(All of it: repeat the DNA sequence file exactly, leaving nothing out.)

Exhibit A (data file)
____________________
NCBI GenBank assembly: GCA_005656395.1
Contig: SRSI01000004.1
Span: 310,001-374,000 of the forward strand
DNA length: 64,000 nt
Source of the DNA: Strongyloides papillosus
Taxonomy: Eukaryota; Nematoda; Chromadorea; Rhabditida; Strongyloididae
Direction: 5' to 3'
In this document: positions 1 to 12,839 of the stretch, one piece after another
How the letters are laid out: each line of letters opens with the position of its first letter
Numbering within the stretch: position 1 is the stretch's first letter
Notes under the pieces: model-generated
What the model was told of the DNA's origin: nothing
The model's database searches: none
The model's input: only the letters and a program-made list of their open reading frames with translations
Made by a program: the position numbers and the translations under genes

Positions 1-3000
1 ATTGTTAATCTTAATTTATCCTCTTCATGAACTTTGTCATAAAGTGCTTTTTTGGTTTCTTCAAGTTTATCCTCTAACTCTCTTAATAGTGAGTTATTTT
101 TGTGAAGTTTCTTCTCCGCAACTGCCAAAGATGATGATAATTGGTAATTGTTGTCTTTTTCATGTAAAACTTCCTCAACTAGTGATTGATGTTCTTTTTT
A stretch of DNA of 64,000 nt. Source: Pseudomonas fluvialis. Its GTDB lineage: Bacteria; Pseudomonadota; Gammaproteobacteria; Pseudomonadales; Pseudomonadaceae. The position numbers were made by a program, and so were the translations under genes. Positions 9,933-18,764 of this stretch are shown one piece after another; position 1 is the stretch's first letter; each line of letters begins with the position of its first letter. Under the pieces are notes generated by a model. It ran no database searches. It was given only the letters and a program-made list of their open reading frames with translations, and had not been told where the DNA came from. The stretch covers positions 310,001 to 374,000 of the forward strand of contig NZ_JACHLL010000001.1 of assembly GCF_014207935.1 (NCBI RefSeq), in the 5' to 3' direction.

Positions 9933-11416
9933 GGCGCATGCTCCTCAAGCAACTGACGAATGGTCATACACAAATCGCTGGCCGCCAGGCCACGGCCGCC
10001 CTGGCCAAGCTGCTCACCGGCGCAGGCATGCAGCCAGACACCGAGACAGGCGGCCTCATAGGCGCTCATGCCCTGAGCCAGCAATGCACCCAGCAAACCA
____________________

NCBI GenBank assembly: GCA_005656395.1
Contig: SRSI01000004.1
Span: 310,001-374,000 of the forward strand
DNA length: 64,000 nt
Source of the DNA: Strongyloides papillosus
Taxonomy: Eukaryota; Nematoda; Chromadorea; Rhabditida; Strongyloididae
Direction: 5' to 3'
In this document: positions 1 to 12,839 of the stretch, one piece after another
How the letters are laid out: each line of letters opens with the position of its first letter
Numbering within the stretch: position 1 is the stretch's first letter
Notes under the pieces: model-generated
What the model was told of the DNA's origin: nothing
The model's database searches: none
The model's input: only the letters and a program-made list of their open reading frames with translations
Made by a program: the position numbers and the translations under genes

Positions 1-3000
1 ATTGTTAATCTTAATTTATCCTCTTCATGAACTTTGTCATAAAGTGCTTTTTTGGTTTCTTCAAGTTTATCCTCTAACTCTCTTAATAGTGAGTTATTTT
101 TGTGAAGTTTCTTCTCCGCAACTGCCAAAGATGATGATAATTGGTAATTGTTGTCTTTTTCATGTAAAACTTCCTCAACTAGTGATTGATGTTCTTTTTT
A stretch of DNA of 64,000 nt. Source: Pseudomonas fluvialis. Its GTDB lineage: Bacteria; Pseudomonadota; Gammaproteobacteria; Pseudomonadales; Pseudomonadaceae. The position numbers were made by a program, and so were the translations under genes. Positions 9,933-18,764 of this stretch are shown one piece after another; position 1 is the stretch's first letter; each line of letters begins with the position of its first letter. Under the pieces are notes generated by a model. It ran no database searches. It was given only the letters and a program-made list of their open reading frames with translations, and had not been told where the DNA came from. The stretch covers positions 310,001 to 374,000 of the forward strand of contig NZ_JACHLL010000001.1 of assembly GCF_014207935.1 (NCBI RefSeq), in the 5' to 3' direction.

Positions 9933-11416
9933 GGCGCATGCTCCTCAAGCAACTGACGAATGGTCATACACAAATCGCTGGCCGCCAGGCCACGGCCGCC
10001 CTGGCCAAGCTGCTCACCGGCGCAGGCATGCAGCCAGACACCGAGACAGGCGGCCTCATAGGCGCTCATGCCCTGAGCCAGCAATGCACCCAGCAAACCA